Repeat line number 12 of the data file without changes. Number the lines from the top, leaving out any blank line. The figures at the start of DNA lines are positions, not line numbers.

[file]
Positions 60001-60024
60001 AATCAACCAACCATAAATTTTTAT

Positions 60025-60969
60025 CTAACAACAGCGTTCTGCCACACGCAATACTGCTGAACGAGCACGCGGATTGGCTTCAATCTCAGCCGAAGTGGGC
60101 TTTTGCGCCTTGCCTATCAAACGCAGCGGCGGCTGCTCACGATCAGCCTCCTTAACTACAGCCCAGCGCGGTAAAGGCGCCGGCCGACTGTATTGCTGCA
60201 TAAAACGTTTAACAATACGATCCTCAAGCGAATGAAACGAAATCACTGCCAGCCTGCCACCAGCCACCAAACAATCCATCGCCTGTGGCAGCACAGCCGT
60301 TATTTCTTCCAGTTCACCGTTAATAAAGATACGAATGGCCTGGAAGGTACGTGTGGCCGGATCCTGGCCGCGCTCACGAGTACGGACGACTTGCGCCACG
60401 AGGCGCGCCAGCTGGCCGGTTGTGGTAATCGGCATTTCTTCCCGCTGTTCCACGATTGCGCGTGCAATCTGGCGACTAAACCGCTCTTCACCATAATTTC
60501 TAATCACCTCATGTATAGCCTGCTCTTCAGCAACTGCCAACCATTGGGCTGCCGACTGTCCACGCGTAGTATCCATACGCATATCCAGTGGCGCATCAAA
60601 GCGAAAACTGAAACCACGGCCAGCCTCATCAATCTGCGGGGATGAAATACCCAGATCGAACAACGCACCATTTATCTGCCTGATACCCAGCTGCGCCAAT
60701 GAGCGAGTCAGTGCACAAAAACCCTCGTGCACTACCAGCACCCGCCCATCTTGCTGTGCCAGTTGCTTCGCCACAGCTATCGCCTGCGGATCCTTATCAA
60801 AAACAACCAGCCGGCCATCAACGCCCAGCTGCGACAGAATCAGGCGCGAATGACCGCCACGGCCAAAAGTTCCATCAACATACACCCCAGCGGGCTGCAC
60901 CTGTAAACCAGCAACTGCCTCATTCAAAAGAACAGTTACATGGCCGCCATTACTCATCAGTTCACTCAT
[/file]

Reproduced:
60801 AAACAACCAGCCGGCCATCAACGCCCAGCTGCGACAGAATCAGGCGCGAATGACCGCCACGGCCAAAAGTTCCATCAACATACACCCCAGCGGGCTGCAC